Over the past few weeks, I’ve reduced the amount of time I spend on Quora and have found myself visiting a fairly young link-sharing community called Quibb every day. The change wasn’t a conscious choice, and the realization that it happened surprised me; I used to be very active on Quora, where I enjoyed writing thorough answers to questions about statistics and mobile gaming.
The two services aren’t mutually exclusive; in fact, they complement each other well. But blogging and extensive Quora use are mutually exclusive, as time spent on Quora is time I am not spending writing for my blog. For some reason I had subconsciously shifted the distribution of my time away from Quora and in favor of a new service, and after giving the change some thought, I realized that it has to do with the virtues of knowledge transfer versus those of information transfer.
I’ll define knowledge in the context of professional expertise as the mastery of some set of fundamental principals that can be applied to a specific class of problems with the goal of achieving a desirable results. In my field, quantitative marketing, I’d denote my corpus of professional knowledge as statistical methods, functional programming, and data visualization. A software engineer might identify her corpus of knowledge as algorithmic optimization and operating system design, and a business development professional might define his knowledge as game theoretical negotiation tactics and financial modeling.
This is in contrast to information – specific, time-sensitive descriptive data, such the price of a stock, the number of active smart phone users in China, or the GDP of Brazil. In a professional context, a person utilizes her knowledge to process information to make decisions or build products.
Both knowledge and information have value, and one is not more fundamentally valuable than the other. But knowledge is harder to disseminate than information because knowledge features hierarchical dependencies: I can easily ascertain the weight of a Boeing 747 (information), but in order to understand how a Boeing 747 stays airborne in flight (knowledge), I’d have to first understand the Bernoulli principal, which requires some knowledge of physics, which requires some knowledge of algebra, etc. Transferring this knowledge to me would take a long time; that time would come at a sizable opportunity cost to the knowledge transferrer.
So the opportunity cost of disseminating knowledge is higher than the opportunity cost of disseminating information. Knowledge transfer is expensive; information transfer is cheap.
But why transfer knowledge or information at all? For two reasons:
Conceptual solidification: The exercise of conceptually exploring some specific subject is intellectually rigorous. By exhaustively considering a topic, one strengthens his grasp of it.
Professional credibility: In sharing knowledge or information publicly, a person associates his or her name with some minimal level of expertise on that subject matter and develops professional credibility in that field.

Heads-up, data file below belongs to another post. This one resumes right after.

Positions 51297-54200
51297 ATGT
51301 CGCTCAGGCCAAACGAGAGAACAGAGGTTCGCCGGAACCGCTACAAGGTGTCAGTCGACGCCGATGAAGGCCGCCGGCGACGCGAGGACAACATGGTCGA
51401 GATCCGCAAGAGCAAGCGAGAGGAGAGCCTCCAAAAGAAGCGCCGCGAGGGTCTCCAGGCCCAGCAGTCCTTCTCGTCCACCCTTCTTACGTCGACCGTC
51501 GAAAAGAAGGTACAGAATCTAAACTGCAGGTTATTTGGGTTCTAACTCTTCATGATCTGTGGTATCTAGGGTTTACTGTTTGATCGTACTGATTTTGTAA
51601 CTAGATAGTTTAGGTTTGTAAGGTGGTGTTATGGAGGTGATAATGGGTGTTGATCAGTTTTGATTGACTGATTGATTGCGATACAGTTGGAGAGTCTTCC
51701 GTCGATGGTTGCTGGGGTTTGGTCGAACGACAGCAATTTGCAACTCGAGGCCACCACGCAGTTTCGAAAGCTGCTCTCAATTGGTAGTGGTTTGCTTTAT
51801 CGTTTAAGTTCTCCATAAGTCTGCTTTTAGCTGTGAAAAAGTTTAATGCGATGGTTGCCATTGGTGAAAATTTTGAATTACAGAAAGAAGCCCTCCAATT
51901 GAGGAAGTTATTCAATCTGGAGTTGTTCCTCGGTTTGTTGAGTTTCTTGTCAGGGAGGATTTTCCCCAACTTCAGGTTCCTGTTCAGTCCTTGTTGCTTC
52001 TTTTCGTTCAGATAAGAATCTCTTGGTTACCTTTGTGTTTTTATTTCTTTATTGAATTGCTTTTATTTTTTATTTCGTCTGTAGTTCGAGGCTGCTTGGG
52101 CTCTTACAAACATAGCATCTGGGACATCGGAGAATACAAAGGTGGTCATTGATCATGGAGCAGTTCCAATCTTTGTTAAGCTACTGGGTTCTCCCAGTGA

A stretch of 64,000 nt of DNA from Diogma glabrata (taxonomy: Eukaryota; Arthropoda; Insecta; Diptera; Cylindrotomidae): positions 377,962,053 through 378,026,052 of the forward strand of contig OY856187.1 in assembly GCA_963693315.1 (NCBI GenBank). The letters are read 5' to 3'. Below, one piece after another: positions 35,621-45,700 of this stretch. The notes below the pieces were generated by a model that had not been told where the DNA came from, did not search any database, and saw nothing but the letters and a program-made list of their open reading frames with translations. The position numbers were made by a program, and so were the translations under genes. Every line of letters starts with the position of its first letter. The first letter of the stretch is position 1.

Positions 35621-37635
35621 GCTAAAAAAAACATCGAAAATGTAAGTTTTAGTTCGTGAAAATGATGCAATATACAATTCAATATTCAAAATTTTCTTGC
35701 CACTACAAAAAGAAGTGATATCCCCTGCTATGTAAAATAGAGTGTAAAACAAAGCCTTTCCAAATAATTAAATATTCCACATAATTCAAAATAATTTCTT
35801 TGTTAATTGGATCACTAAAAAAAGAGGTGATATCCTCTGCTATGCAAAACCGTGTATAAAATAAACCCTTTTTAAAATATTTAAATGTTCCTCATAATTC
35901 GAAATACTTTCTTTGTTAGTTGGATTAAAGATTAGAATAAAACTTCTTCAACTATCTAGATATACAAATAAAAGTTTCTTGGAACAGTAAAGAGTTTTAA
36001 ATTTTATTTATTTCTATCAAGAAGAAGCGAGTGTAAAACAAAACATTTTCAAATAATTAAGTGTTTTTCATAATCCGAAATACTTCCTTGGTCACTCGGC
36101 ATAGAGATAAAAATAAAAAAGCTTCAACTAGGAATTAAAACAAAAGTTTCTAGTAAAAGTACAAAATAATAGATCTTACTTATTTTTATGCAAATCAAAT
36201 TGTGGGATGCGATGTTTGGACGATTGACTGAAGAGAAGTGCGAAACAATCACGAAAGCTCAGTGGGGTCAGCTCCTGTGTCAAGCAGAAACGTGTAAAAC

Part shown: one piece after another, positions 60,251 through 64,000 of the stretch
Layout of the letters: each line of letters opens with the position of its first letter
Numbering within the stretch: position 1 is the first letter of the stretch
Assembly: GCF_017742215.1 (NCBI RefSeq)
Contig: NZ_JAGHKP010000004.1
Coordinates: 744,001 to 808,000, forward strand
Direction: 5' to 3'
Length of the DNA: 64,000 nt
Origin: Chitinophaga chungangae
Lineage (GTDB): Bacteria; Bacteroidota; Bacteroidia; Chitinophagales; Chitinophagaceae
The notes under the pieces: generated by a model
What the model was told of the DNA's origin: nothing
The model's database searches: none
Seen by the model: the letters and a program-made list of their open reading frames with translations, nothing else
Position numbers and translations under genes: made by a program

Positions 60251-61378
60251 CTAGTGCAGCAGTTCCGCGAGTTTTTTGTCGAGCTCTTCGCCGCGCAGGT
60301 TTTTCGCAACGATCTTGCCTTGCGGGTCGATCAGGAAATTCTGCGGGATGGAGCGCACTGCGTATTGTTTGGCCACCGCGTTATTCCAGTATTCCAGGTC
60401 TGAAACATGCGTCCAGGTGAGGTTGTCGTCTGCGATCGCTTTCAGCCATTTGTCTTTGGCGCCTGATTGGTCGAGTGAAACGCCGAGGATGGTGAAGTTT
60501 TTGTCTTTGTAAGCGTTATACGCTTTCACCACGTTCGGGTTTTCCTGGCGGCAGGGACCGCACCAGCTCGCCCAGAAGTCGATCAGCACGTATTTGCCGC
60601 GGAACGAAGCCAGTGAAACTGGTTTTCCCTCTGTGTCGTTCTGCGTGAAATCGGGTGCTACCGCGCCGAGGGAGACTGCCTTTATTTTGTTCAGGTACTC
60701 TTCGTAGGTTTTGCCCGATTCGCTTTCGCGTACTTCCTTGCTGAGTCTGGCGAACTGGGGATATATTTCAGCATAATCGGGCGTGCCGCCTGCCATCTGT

The opportunity cost of knowledge transfer is recouped through conceptual solidification and professional credibility, whereas information transfer can yield only professional credibility.
Quora’s CEO recently articulated the company’s very noble mission statement: to become a digital Library of Alexandria; a storehouse for the world’s knowledge. But I believe this goal will not be easily achieved, given the high opportunity cost of knowledge transfer. Conceptual solidification can be achieved through a free, collaborative knowledge transfer network like Quora, but the professional credibility dividend is diluted relative to a personal blog. Quora provides a knowledge transferrer with a large audience, but the association between knowledge and its transferrer is difficult to establish.
Which brings me to Quibb. Quibb is a collaborative, free information transfer network: users share the links they’re reading with a sizable community of professionals and can participate in discussions about those links. Quibb provides limited opportunities through which to gain from conceptual solidification but many opportunities to establish professional credibility. The service suffers from the same attribution dilution that Quora does (people associate the great articles they read with Quibb, not with the people that shared them), but sharing on Quibb (information transfer) requires a significantly smaller time commitment and yields roughly the same benefit.
I’m not trying to pick on Quora; as I said, I enjoy participating in discussions on the service. My point isn’t that I like one particular service more than the other, but that from a professional productivity standpoint, the combination of blogging and using an information transfer network like Quibb to build domain credibility (and to discover interesting articles) is more effective than any alternative combination. Other collaborative knowledge transfer networks, such as Stack Exchange or Wikipedia, suffer from the same problems that Quora does: contributing to them assists with conceptual solidification and builds some credibility, but not as much as a blog would given the same time commitment.